A list of IT rules that have changed this year


The economic growth of any country depends on the strength of its income tax system. The Ministry of Finance examines the existing rules and submits them for discussion in Parliament. The Union budget presented by the Minister of Finance also contains changes to the provisions relating to income tax, if necessary proposed by the income tax service.

The Union budget 2021 made some changes to the income tax rules, which are as follows:

Taxability of the interest of the provident fund

If we take a look at all the provisions that have changed this year, one of the most obvious changes has been to bring the PF excess contribution under the tax net. PF has remained as a preferred investment option for low and middle incomes and high incomes. High income people used it as a shield to earn tax exempt income. Our finance minister said they had seen nearly crores of deposits against a PAN in just one month, as a result of which they introduced a ceiling limit of Rs.2.5 lakh. As a result, any interest earned by the PF on an investment greater than Rs 2.5 lakh will be taxed according to the individual’s income tax slab. This provision applies to all deposits made from April 1, 2021.

Help for seniors over 75

Budget 2021 also introduced a new provision to provide compliance relief for those aged 75 or older, who only have retirement and interest income. These seniors are exempt from filing an income tax return (RTI). It should be noted that the relief only concerns the filing of the declaration. Authorized banks that collect such retirement pensions and senior interest income will deduct the TDS and submit it to the government provided certain conditions are met. This reduction is applicable from the 2021-22 financial year.

Choice of the new tax system

The government introduced a new tax regime in the previous 2020 budget. A taxpayer could choose between the new tax regime or the existing / old tax regime from April 1, 2020. A taxpayer opting for the new tax regime had to waive all main exemptions and deductions allowed under the current regime. For example, housing allowance, travel allowance, all deductions allowed under section 80C such as LIC premium, ELSS, contingency fund investment, medical insurance premium under section 80D, etc., are not allowed in the new tax regime. In short, all chapter VI-A deductions are not authorized under the new tax regime. (with the exception of a few, such as employer contributions to the NPS under section 80CCD (2) can be claimed). The new regime was introduced to make filing returns easier, especially for low-income people.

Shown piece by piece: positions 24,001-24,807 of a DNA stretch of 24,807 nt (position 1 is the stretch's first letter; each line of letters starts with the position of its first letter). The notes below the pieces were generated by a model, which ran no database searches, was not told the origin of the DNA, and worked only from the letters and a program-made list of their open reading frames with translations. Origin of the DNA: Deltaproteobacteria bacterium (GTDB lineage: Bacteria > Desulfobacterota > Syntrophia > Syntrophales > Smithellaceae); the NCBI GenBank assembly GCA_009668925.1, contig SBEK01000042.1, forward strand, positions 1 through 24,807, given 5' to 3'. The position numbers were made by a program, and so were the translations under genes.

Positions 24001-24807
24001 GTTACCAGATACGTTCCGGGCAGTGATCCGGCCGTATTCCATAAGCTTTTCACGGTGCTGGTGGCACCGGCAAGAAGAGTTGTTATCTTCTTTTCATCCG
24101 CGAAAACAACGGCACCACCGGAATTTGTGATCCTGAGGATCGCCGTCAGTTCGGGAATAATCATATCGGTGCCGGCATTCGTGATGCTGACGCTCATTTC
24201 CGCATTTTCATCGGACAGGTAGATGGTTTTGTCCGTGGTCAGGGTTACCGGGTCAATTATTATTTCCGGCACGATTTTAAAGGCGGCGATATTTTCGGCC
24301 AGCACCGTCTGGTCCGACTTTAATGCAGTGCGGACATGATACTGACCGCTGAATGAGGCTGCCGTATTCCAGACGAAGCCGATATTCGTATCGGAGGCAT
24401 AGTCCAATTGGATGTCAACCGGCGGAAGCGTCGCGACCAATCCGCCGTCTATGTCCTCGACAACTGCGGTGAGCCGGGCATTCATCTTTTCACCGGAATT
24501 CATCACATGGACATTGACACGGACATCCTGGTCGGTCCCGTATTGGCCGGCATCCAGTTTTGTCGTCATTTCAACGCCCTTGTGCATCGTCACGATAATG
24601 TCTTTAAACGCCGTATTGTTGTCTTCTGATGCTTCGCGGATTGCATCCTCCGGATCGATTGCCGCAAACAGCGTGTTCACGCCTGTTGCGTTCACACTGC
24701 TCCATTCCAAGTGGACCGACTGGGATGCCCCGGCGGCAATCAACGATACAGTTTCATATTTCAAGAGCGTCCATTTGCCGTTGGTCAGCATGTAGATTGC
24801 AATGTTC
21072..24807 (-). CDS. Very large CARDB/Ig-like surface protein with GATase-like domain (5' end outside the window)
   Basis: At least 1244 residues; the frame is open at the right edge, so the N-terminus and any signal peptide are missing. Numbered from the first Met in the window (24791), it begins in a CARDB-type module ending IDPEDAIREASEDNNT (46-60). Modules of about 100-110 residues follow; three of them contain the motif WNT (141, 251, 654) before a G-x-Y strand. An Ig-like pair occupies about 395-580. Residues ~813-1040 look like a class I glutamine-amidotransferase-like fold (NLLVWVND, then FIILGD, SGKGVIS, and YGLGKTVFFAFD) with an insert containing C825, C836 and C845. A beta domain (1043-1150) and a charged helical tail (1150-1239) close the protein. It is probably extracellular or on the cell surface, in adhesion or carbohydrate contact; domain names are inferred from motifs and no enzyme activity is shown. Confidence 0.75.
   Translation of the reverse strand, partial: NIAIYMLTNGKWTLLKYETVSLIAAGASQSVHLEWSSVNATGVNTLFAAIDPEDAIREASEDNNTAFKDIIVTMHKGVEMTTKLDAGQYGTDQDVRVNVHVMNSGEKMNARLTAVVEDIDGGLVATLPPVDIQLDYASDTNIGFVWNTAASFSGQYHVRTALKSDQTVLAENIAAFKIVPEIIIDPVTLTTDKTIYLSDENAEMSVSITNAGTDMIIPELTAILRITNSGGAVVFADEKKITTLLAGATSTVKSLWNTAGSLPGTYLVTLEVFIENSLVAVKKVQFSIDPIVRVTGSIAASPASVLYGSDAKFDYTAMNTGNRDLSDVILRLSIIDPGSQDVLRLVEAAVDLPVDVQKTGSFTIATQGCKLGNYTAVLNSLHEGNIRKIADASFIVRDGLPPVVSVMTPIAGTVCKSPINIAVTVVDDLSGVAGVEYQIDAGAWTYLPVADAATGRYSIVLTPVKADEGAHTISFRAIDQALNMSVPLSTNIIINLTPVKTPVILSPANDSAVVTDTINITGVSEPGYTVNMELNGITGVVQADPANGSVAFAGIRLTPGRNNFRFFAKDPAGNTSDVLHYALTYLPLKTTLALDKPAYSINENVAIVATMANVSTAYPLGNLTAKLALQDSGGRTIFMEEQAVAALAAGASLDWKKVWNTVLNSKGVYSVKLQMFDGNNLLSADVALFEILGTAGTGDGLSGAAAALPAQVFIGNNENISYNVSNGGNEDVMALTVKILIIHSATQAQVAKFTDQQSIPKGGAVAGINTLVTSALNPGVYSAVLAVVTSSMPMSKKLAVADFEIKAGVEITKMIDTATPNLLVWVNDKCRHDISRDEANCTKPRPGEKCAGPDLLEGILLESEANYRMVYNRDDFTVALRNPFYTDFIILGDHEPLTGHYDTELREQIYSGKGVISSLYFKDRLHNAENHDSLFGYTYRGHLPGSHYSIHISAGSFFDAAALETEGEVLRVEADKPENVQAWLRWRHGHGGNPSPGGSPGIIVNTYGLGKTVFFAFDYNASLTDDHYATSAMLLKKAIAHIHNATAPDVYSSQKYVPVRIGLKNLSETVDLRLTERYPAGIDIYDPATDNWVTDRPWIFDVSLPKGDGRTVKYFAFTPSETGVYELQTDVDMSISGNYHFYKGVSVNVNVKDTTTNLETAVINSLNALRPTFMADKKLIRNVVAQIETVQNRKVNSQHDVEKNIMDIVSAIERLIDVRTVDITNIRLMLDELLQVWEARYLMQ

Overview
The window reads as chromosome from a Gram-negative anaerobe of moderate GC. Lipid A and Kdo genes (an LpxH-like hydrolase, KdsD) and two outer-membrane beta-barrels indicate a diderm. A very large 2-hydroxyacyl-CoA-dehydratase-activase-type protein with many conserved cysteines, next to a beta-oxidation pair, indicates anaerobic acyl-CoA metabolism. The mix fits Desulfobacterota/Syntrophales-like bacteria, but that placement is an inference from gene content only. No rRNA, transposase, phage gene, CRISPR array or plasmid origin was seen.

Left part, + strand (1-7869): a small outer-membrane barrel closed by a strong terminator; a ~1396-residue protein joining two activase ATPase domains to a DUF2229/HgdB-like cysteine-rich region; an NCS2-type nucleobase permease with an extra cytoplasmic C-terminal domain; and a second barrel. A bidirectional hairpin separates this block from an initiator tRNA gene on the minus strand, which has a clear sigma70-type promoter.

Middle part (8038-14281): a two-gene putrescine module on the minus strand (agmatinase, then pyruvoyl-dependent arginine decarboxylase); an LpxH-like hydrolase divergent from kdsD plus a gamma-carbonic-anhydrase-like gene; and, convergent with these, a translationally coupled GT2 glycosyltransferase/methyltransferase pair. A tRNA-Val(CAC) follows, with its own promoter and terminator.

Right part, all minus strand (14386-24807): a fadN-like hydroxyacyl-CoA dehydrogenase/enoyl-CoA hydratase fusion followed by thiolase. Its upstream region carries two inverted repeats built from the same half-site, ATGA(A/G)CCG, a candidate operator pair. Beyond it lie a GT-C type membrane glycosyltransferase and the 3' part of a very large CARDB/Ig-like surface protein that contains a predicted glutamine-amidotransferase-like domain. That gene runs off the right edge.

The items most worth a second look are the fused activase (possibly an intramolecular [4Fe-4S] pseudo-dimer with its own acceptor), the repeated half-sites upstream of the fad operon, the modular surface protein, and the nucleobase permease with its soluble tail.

Higher TDS for non-filers

The 2021 finance bill also introduced new provisions for withholding and collecting withholding tax at higher rates if the receiver has not filed an RTI. As a result, section 206AB is introduced, which requires the deductor to deduct TDS at a higher rate if the person receiving the payment (detained)

– Has not filed an RTI in the past two years.

– Has a TDS of over Rs.50,000 in the previous two years.

A similar provision (article 206CCA) is introduced for a higher tax collection.

India’s Ministry of Finance has introduced these sections to increase compliance with RTIs and fight tax evasion.

Unit-linked insurance policy tax (ULIP)

The 2021 Union budget also placed ULIPs with higher premiums in the tax bracket. As a result, the surrender of ULIP policies will only be exempt if the cumulative premium paid for these policies does not exceed Rs 2.5 lakh from February 1, 2021.

Therefore, if an investor purchased a ULIP policy before February 1, 2021, the maturity product is tax-exempt regardless of the premium paid. For policies issued after February 1, 2021 with an annual premium above Rs 2.5 lakh (for all policies as a whole), these policies would be subject to capital gains tax.

Extended late return due date

Atc Finance 2021 has permanently changed the deadline for filing a late declaration, reducing it by three months. The due date for late filing has been changed to December 31 of the tax year from that year.

However, for the current 2020-21 fiscal year, this date has been extended to March 31, 2022 due to new portal and covid-19 issues.

Launch of the annual information declaration (AIS)

The Income Tax Service recently launched an Annual Information Declaration (AIS) on this new portal, gradually replacing the existing 26AS form. Currently, Form 26AS, also a tax credit statement, offers details of tax collected, tax deducted, self-assessment or withholding taxes paid, etc., related to taxpayers. In comparison, AIS is like an extended version of Form 26AS.

Additional information such as interest earned, dividend income, mutual fund transactions, overseas remittances, salary breakdown, off-market transactions, etc., will now be available in the AIS.

The AIS has a feature to submit comments online for details that are inaccurate or not owned by the taxpayer. The feedback function will allow taxpayers to identify incorrect information reflected in the AIS and provide feedback for corrective action. This will help to quickly correct real errors and reduce notices from the income tax service.

Modification of a penalty for late filing of returns

The original due date for filing declarations for fiscal year 2020-21 has been extended to December 31, 2021 for those not covered by the audit. Until the previous year, if the taxpayer missed the deadline of December 31 of the tax year, the maximum penalty was Rs 10,000. However, the amount of the late filing penalty was reduced to 5 000 rupees.

Warning:Archit Gupta is the founder and CEO of Clear. The opinions expressed in this article are those of the author and do not represent the position of this publication.

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